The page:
The phenomenon stems from egocentrism and is closely related to another topic called 'personal fable'. (Personal Fable involves a sense of "I am Unique.") Imaginary audience effects are not a neurological disorder, but more a personality or developmental stage of life. It is not aroused by a life event; rather it is a part of the developmental process throughout adolescence. It is a natural part of the process of developing a healthy understanding of one’s relationship with the world. Most people will eventually gain a more realistic perspective on the roles they play in their peer groups as they mature. This natural developmental process can lead to high paranoia about whether the adolescence is being watched, if they are doing a task right and if people are judging them. Imaginary audience will likely cease before adolescence ends, as it is a huge part of personality development. Imaginary audience can be as simple as having to change multiple times in the morning because the adolescence still feels unsatisfactory about arriving at a destination about his/her appearance even though he/she will appear the same as everyone else. The number of adolescents who experience an imaginary audience effect cannot be described with any sort of statistics because an imaginary audience is experienced in all adolescents.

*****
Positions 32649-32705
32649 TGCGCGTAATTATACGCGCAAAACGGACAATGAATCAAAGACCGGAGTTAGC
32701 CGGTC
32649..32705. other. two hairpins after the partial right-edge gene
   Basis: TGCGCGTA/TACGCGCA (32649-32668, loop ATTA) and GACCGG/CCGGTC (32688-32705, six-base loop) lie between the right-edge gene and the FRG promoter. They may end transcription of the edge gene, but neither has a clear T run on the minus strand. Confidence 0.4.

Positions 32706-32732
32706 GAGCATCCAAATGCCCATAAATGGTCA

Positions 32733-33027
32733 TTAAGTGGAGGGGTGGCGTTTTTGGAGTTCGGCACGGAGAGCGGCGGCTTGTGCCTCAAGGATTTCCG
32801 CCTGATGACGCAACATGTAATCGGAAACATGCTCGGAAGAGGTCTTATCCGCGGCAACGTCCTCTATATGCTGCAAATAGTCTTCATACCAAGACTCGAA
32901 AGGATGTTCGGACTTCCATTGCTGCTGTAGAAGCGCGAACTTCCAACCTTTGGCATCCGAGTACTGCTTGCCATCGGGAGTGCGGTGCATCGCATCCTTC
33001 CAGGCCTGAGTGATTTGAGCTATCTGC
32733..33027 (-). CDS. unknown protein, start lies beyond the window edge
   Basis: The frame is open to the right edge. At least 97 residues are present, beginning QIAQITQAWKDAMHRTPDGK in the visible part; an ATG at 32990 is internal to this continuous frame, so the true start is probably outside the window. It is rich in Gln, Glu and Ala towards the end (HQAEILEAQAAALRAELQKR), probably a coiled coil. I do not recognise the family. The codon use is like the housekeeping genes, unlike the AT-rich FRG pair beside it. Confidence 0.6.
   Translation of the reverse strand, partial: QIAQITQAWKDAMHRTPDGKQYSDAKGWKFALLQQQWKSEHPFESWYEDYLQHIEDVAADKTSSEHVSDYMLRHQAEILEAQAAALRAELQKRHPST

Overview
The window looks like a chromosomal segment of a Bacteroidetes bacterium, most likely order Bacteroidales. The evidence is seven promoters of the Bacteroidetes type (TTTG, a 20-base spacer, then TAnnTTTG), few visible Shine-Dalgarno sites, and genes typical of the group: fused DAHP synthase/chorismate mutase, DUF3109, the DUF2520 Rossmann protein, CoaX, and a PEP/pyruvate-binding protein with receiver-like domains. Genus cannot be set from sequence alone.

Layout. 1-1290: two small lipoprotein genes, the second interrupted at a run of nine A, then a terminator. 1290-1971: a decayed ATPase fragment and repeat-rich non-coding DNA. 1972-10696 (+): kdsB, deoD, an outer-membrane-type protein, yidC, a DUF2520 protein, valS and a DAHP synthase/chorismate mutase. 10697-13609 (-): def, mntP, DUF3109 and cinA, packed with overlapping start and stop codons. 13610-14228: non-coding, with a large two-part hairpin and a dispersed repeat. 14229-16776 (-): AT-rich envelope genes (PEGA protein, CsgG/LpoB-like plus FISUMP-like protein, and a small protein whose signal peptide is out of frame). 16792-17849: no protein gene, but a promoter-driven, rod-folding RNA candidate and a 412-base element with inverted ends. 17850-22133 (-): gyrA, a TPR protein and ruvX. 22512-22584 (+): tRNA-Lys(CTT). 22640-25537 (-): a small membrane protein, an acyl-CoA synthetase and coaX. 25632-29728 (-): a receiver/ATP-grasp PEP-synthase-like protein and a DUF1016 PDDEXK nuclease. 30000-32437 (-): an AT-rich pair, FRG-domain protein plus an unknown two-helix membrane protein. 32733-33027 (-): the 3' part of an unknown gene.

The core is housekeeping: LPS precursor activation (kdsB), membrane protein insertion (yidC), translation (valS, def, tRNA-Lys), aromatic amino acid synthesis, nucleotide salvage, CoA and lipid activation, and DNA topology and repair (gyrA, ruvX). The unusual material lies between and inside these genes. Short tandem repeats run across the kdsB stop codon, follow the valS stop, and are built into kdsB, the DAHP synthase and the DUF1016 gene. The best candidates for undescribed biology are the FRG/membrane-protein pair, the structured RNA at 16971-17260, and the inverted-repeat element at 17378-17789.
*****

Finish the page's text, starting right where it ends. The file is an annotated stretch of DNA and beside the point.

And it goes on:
According to Piaget, a Swiss developmental psychologist known for his epistemological studies with children, every child experiences imaginary audience during the preoperational stage of development. He also stated that children will outgrow this stage by age 7 but as we know now this stage lasts much longer than that. Piaget also said imaginary audience happens because young children believe others see what they see, know what they know, hear what they hear, and feel what they feel. . The extremes to which adolescents experience an imaginary audience, however, varies from child to child. Some children are considered to be more "egocentric" than others and experience more of an extreme imaginary audience or have more of an elaborate personal fable. Therefore, children then subconsciously put more value on the idea that everyone cares about what they are doing at all times. This is very common in adolescents during this level of development as the child is going through Erik Erikson's identity vs.. identity confusion.